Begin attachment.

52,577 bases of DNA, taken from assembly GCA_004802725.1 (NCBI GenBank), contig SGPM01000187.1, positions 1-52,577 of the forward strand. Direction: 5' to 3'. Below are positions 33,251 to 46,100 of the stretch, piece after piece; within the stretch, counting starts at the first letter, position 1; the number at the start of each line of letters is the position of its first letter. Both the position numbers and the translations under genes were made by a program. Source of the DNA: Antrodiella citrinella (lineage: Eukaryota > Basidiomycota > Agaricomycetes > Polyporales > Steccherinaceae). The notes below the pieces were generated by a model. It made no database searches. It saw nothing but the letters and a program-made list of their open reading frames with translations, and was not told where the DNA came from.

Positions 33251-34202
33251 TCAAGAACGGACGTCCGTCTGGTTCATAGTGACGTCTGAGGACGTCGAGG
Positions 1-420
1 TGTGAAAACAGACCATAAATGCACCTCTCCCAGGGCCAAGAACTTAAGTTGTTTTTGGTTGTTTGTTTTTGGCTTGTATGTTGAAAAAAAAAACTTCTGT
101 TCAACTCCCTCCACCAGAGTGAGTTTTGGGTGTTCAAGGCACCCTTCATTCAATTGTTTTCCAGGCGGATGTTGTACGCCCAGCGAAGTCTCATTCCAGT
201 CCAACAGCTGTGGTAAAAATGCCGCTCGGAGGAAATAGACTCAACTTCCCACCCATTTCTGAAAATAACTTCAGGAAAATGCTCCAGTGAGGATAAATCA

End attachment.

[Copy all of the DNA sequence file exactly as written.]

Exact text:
52,577 bases of DNA, taken from assembly GCA_004802725.1 (NCBI GenBank), contig SGPM01000187.1, positions 1-52,577 of the forward strand. Direction: 5' to 3'. Below are positions 33,251 to 46,100 of the stretch, piece after piece; within the stretch, counting starts at the first letter, position 1; the number at the start of each line of letters is the position of its first letter. Both the position numbers and the translations under genes were made by a program. Source of the DNA: Antrodiella citrinella (lineage: Eukaryota > Basidiomycota > Agaricomycetes > Polyporales > Steccherinaceae). The notes below the pieces were generated by a model. It made no database searches. It saw nothing but the letters and a program-made list of their open reading frames with translations, and was not told where the DNA came from.

Positions 33251-34202
33251 TCAAGAACGGACGTCCGTCTGGTTCATAGTGACGTCTGAGGACGTCGAGG
Positions 1-420
1 TGTGAAAACAGACCATAAATGCACCTCTCCCAGGGCCAAGAACTTAAGTTGTTTTTGGTTGTTTGTTTTTGGCTTGTATGTTGAAAAAAAAAACTTCTGT
101 TCAACTCCCTCCACCAGAGTGAGTTTTGGGTGTTCAAGGCACCCTTCATTCAATTGTTTTCCAGGCGGATGTTGTACGCCCAGCGAAGTCTCATTCCAGT
201 CCAACAGCTGTGGTAAAAATGCCGCTCGGAGGAAATAGACTCAACTTCCCACCCATTTCTGAAAATAACTTCAGGAAAATGCTCCAGTGAGGATAAATCA